Keynote: 'Collaborative collections through a participatory commons', 2014 National Digital Forum conference

I was delighted to be invited to present at New Zealand's 2014 National Digital Forum conference in Wellington. I was asked to speak on my work on the 'participatory commons'. As a focus for explaining the need for a participatory commons, I asked, 'What could we create if museums, libraries and archives pooled their collections and invited specialists and enthusiasts to help link and enhance their records?'.

As a conceptual framework rather than a literal technical architecture, every bit of clearly licensed content with (ideally) structured data published around it makes a contribution to 'the commons'. In my keynote I explored some reasons why building tightly-focused projects on top of that content can help motivate participation in crowdsourcing and citizen history, and some reasons why it's still hard (hint: it needs great content supported by relevant structured data), using my TCD/CENDARI research project on 'lived experiences of World War One' as an example.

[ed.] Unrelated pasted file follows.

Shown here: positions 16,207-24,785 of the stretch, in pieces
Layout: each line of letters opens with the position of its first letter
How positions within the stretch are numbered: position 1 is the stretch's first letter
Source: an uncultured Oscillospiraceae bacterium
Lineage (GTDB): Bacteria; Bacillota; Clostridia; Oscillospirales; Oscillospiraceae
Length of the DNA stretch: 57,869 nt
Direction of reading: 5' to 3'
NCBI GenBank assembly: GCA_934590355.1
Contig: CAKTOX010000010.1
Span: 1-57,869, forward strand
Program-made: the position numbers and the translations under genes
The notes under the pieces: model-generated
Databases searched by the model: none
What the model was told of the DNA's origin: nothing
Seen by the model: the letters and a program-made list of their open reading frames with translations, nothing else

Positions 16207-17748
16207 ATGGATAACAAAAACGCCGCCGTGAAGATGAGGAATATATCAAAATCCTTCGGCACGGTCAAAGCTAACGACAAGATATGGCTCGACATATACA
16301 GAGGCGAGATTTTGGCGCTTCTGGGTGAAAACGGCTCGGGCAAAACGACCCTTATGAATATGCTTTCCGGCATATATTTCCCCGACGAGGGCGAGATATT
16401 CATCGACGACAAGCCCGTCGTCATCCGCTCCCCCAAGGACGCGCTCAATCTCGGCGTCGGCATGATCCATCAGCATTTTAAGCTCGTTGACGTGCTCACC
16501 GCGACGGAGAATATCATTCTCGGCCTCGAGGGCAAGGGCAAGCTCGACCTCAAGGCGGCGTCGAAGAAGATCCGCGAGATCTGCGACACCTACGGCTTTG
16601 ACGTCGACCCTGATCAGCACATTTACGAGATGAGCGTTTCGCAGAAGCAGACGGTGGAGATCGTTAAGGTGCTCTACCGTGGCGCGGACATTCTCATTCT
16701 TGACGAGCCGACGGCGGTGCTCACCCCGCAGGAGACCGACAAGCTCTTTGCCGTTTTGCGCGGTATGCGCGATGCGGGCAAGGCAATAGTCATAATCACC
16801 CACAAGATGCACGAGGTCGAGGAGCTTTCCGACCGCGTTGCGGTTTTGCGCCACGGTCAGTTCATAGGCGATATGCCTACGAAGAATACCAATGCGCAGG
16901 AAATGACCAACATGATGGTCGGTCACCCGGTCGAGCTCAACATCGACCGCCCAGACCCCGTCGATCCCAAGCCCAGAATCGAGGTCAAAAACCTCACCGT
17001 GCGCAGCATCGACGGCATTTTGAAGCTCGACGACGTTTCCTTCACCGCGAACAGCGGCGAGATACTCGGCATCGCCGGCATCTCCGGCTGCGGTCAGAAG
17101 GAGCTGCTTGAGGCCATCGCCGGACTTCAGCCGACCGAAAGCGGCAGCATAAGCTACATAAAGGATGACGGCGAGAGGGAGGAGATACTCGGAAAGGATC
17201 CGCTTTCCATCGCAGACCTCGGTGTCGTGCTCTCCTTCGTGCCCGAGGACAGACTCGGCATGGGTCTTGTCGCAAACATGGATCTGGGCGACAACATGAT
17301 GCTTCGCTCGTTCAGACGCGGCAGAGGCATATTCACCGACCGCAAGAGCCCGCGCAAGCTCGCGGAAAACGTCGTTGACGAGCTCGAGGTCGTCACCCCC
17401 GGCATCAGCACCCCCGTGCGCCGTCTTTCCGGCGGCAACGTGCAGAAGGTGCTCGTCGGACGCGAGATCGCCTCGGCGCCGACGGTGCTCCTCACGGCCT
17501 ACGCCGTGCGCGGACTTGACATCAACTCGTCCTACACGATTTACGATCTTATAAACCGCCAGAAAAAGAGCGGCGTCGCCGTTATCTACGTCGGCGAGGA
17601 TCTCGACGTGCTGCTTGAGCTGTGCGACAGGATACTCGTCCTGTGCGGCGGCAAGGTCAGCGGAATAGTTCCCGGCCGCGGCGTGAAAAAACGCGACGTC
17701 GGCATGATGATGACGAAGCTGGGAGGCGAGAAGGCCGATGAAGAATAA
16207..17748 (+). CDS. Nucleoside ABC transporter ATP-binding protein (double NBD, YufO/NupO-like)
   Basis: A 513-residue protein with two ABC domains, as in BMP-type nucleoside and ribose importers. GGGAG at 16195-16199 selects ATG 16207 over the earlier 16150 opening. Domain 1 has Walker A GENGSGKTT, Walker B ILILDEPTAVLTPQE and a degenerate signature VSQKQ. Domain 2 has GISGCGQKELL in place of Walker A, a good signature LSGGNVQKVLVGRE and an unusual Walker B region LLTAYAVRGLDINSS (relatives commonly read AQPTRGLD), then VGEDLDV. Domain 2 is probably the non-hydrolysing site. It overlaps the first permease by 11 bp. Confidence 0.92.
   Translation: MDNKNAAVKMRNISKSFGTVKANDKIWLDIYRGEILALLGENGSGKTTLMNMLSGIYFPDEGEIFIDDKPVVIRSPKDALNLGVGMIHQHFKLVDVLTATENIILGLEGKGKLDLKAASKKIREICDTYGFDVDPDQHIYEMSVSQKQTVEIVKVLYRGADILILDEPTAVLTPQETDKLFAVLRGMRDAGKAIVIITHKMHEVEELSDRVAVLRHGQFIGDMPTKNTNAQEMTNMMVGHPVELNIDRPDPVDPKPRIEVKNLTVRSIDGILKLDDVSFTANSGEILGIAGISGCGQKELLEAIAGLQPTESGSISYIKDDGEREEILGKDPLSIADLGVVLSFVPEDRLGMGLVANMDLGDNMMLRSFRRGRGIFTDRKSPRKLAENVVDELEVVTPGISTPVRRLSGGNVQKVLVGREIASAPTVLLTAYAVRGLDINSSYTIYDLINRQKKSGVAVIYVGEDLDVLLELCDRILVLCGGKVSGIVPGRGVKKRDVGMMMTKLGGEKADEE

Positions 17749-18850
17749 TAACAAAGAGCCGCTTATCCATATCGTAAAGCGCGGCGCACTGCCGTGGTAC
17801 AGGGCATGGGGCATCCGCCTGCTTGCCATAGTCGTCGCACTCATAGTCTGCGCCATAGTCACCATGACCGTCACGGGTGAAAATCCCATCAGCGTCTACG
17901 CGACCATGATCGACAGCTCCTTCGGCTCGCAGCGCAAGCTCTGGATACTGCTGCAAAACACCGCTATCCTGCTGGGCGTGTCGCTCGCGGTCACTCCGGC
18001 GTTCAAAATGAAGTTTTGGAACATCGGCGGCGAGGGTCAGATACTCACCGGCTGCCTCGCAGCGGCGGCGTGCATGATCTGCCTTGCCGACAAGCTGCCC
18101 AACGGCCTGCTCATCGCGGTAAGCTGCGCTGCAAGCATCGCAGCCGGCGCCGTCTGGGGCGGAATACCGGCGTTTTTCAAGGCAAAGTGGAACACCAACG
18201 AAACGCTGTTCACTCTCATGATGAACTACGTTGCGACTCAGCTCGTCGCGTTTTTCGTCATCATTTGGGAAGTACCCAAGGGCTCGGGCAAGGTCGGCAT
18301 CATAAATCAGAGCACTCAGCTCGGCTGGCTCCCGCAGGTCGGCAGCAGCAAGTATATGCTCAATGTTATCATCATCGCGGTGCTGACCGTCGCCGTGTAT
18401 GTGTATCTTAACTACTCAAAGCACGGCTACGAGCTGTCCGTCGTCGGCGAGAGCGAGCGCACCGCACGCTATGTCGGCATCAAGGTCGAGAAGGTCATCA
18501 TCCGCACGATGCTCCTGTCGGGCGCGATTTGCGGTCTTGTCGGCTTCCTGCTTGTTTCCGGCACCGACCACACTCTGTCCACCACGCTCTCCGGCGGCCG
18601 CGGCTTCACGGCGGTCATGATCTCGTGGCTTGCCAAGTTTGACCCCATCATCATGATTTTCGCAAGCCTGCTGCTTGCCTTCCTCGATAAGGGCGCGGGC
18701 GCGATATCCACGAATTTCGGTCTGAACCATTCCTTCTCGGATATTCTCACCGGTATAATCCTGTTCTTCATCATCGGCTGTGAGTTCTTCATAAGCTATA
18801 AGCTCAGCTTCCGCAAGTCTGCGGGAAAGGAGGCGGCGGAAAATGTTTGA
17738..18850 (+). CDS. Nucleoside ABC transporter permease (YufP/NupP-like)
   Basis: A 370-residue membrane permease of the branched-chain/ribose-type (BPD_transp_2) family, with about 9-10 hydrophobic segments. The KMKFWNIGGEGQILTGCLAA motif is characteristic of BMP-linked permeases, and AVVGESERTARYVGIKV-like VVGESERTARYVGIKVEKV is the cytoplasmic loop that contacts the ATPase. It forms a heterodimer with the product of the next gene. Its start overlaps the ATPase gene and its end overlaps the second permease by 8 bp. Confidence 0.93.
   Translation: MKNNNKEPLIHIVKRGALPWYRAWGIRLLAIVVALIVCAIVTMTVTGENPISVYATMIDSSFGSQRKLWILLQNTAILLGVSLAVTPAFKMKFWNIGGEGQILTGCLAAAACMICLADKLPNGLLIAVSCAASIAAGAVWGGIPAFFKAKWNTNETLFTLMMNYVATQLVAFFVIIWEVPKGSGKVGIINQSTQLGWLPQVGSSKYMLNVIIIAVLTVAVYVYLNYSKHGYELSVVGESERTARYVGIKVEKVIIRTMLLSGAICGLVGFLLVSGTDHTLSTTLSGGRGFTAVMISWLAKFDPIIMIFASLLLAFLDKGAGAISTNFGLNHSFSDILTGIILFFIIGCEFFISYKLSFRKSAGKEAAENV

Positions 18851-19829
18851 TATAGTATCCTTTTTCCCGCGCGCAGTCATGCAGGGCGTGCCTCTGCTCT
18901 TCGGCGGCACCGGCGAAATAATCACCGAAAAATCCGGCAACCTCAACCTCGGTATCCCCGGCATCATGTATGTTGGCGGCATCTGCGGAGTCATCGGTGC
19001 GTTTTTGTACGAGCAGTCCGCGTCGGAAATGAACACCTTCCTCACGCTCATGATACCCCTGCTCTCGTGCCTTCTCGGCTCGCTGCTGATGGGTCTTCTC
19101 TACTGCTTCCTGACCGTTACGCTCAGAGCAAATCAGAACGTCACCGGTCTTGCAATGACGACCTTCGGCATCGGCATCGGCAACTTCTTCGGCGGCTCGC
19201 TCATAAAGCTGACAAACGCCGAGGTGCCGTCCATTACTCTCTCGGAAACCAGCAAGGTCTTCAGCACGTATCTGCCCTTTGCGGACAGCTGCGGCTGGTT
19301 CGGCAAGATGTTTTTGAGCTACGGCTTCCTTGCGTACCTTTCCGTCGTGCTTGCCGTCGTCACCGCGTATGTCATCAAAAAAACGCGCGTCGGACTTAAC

The video is now online.

Talk: 'What’s the point of a museum website?'

In April I was invited to the Museum of New Zealand Te Papa Tongarewa, in Wellington, New Zealand, to talk about the role of museum websites in the relationships between museums and their audiences.

Preparing for the talk, the discussion afterwards and another talk I did in Auckland inspired two blog posts: 'Designing for participatory projects: emergent best practice, getting discussion started' and 'What are the right questions about museum websites?'.